CarnivalBy Rawi Hage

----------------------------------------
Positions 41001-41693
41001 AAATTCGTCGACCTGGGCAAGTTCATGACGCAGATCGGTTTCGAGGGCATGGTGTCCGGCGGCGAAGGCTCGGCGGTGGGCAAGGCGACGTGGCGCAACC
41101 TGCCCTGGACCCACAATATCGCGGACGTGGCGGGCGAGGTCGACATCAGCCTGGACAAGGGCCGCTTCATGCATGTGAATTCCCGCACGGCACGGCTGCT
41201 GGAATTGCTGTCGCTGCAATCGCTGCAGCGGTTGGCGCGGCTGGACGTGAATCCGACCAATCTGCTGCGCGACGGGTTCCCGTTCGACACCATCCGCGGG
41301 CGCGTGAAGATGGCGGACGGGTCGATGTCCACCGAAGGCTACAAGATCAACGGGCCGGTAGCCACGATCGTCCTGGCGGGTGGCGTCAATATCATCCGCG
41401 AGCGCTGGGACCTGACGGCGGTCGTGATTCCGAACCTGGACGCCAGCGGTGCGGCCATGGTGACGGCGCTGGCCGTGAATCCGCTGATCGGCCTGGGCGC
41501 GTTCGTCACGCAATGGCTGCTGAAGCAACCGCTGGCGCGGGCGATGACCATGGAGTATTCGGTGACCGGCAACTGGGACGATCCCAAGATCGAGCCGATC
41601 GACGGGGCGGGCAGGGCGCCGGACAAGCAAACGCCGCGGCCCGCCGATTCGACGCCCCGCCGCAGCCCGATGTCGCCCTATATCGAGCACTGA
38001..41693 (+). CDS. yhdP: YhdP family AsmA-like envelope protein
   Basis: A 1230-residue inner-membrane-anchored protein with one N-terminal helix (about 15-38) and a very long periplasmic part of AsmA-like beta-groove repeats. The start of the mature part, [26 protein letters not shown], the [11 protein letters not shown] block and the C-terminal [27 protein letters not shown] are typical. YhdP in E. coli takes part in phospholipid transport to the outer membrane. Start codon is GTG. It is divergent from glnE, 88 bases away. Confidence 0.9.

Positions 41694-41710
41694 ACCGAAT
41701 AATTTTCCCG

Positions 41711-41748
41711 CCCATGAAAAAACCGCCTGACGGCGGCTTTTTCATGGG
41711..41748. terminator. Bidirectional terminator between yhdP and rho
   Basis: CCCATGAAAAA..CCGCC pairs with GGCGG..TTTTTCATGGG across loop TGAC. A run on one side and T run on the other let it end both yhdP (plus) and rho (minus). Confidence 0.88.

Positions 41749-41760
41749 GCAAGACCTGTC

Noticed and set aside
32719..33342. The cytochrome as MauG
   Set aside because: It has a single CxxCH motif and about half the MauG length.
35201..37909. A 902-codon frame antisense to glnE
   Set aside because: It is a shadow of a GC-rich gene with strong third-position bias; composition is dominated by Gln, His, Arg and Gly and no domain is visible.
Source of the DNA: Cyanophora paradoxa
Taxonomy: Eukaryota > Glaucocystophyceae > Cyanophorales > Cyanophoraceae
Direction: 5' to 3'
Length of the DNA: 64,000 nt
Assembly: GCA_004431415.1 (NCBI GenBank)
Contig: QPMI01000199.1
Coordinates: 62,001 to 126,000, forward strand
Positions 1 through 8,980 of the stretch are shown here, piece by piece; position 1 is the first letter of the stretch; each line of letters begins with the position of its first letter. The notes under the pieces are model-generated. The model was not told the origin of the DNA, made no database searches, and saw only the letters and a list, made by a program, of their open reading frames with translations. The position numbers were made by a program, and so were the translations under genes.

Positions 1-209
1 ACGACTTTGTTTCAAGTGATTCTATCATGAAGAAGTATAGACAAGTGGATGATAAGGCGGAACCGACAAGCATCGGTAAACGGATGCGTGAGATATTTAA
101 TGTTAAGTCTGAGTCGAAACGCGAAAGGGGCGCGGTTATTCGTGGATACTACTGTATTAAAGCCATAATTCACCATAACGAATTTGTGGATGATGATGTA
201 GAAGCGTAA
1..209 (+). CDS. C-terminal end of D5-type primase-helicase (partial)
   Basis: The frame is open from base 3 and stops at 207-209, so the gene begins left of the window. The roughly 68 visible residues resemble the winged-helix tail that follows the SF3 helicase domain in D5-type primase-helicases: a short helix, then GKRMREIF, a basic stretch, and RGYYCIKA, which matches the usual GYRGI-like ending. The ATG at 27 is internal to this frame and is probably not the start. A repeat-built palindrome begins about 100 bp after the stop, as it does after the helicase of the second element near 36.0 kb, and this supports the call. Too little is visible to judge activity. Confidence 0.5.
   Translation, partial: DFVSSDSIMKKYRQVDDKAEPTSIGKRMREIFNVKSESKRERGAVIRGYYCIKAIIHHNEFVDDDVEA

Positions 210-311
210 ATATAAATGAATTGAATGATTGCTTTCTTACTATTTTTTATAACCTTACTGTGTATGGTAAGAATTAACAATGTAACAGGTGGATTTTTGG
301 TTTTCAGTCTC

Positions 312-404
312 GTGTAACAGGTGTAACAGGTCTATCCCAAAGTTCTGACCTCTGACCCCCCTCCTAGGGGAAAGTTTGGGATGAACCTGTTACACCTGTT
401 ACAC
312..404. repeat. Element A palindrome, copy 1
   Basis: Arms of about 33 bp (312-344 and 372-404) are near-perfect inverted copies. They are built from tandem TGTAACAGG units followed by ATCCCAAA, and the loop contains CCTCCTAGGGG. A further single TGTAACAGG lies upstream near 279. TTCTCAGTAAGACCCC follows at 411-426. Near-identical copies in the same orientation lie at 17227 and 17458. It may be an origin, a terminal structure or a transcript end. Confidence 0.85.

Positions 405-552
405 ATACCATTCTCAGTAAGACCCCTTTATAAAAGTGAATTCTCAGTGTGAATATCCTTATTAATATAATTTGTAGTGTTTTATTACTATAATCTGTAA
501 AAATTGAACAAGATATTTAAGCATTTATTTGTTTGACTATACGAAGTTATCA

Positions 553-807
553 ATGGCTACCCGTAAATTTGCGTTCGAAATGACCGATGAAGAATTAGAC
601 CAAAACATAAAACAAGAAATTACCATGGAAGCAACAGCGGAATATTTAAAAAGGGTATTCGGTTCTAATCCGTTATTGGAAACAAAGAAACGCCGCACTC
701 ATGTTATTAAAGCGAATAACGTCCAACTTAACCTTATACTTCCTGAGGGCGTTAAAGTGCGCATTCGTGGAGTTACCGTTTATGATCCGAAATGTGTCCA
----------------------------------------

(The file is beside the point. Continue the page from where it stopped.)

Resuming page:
"Carnival" is a new novel from Impac Literary Award winner Rawi Hage. Winner of the Paragraphe Hugh Maclennan prize for fiction. There are two types of taxi driver in the Carnival city - the spiders and the flies. The spiders sit and stew in their cars, waiting for the calls to come to them. But the flies are wanderers - they roam the streets, looking for the raised flags of hands. Fly is a wanderer and from the seat of his taxi we see the world in all of its carnivalesque beauty and ugliness. We meet criminals, prostitutes, madmen, magicians, and clowns of many kinds. We meet ordinary people going to extraordinary places, and revolutionaries just trying to find something to eat. With all of the beauty, truth, rage, and peripatetic storytelling that have made his first two novels international publishing sensations, "Carnival" gives us Rawi Hage at his searing best. By turns outrageous, hilarious, sorrowful, and stirring, Carnival is a tour de force that will make all of life's passengers squirm in their comfortable, complacent backseats. Praise for Rawi Hage: "A large and unsettling talent". ("Guardian"). "Searing, affecting, misanthropic. I'm not from Lebanon and I don't live in Canada, but Cockroach managed to take me to where I come from and where I live now more powerfully than anything I've read in a long while". (Mohsin Hamid). "The best novel I read this year was Rawi Hage's Cockroach. A dark book, narrated with verve and brilliance. It made me jump for joy". (Colm Toibin, "Guardian"). Rawi Hage was born in Beirut, Lebanon, and lived through nine years of the Lebanese civil war during the 1970s and 1980s. He emigrated to Canada in 1992 and now lives in Montreal. His first novel, "De Niro's Game", won the IMPAC Dublin Literary Award for the best English-language book published anywhere in the world in a given year, and has either won or been shortlisted for seven other major awards and prizes. "Cockroach" was the winner of the Paragraphe Hugh MacLennan Prize for Fiction and a finalist for the Governor General's Literary Awards. It was also shortlisted for the Rogers Writers' Trust Fiction Award and the Scotiabank Giller Prize.